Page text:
Market Watch, September 2004
By Don Cochran, regular Market Watch Contributor, Configuration Work Group Review
We can sum up more or less everything that's been happening in the product configurator market space with one very simple question: Where's the money?
Economic conditions in the early 21st Century have been less than ideal. There was a severe downturn in demand for a variety of reasons. Profits were slim or negative and down sizing or right sizing was and sometimes is still the predominate theme. Software suppliers, consulting services companies and IT organizations have suffered and many no longer exist in the same way they did in 2000 or 2001. Some have gone away and others have merged and changed their names.
Now many companies are beginning to make decisions that were deferred for 18 to 24 months. The demand never diminished, users still want improvements, but projects are still hard to fund and ROI remains king. If there is no ROI, there is not a project.
Productivity has improved at many companies because they have completed their implementation of software like R/3 or CRM. Information is available today that was not accessible two years ago. Bad or good, there is no longer a need to have as many people to do the same job as a few years ago. The investment into software and its promise has been realized in many companies.
The configurator application space remains very small when compared to ERP, CRM or SCM vendors. It is not a billion dollar market as predicted a few years ago. It never was. Analysts really like the novelty of the application a few years ago, but SAP, Oracle, PS, Siebel, SSA Global and a few others consider configuration capability part of their CRM application.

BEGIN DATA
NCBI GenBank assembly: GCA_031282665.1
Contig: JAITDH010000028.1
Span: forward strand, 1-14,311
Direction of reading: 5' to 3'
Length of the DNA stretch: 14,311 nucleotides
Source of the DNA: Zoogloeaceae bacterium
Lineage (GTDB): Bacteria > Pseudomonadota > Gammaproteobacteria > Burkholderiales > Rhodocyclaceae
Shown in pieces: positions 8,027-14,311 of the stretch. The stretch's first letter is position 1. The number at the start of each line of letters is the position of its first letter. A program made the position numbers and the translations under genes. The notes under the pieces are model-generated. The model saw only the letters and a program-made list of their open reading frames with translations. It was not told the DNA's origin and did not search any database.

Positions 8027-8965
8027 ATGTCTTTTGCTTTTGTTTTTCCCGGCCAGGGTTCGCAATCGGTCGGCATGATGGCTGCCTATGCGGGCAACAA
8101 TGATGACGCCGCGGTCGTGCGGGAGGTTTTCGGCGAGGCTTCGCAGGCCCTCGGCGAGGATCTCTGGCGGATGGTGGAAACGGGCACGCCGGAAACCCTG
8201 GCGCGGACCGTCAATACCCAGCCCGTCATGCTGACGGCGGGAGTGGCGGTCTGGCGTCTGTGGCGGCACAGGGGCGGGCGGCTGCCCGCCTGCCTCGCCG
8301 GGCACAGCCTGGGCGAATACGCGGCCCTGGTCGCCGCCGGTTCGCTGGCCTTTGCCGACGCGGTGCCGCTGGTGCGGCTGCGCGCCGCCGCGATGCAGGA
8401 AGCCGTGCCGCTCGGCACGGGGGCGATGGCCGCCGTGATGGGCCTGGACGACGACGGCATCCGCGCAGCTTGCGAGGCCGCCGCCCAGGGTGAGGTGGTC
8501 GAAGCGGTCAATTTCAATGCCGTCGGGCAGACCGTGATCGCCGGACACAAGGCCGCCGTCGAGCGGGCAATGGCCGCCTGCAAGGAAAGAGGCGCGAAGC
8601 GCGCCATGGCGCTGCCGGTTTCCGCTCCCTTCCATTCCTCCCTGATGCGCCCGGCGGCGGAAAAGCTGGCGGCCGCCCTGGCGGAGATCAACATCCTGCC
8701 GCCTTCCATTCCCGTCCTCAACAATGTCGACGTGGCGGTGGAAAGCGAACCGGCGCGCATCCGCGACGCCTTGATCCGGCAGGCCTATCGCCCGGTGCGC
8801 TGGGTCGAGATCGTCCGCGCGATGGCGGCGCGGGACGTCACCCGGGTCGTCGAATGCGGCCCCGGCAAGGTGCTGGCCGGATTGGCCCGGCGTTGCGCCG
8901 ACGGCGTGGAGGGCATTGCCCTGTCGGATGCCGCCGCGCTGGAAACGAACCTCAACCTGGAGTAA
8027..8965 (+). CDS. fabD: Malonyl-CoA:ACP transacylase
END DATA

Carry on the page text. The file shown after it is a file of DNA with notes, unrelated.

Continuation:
Only the smaller firms that specialize in "Sales Configurators" or "Manufacturing Configurators" or "Front-End User or Guided Selling" applications, ad infinitum, perpetuate the market. Most have changed their focus to making it easier to do business with a customer and connecting to a host ERP or CRM application. All of the smaller software companies have built their own integration software or use someone else's. Else they can't compete.
It is clearly not a billion dollar market. Is it hundreds of millions? Yes. It all depends on how you view the market. Most software companies that offer configurator applications make most of their revenue from consulting services and software maintenance with a few exceptions.
Yet, SAP has grown stronger, it remains profitable and it has a larger market share than ever before. SAP (SAP) has emerged the big winner in 2004, with a 23% gain in U.S. software sales for the second quarter. For example, PeopleSoft's second-quarter net income fell 69% from a year earlier, to $10.98 million, while sales of $647 million fell well short of analysts' expectations. Oracle's (ORCL) application sales have plunged 36%. Oracle is trying to buy PeopleSoft to grow its application suite because their ERP application sales are far behind predictions and only a very small fraction of their database sales.
Siebel (SEBL) continues to experience pain with many very unhappy CRM and configurator customers. They continue to oversell their application capability and sales are on a downtrend. Siebel is losing market share and SAP is considered to be the market leader in CRM by some analysts. Siebel has a new CEO and new Senior VP of Global Consulting Services and many more changes will occur in the next 6 months. But, they still don't listen to their customers and their Product Managers and Software Engineering Management still don't talk to customers or among themselves. Processes and people will change, and new management, customers and Siebel's competitors will dictate it. Siebel is likely to change dramatically in the next 18 months, but don't look for much change soon. With a very highly politically charged atmosphere internally, many culture changes are seen necessary.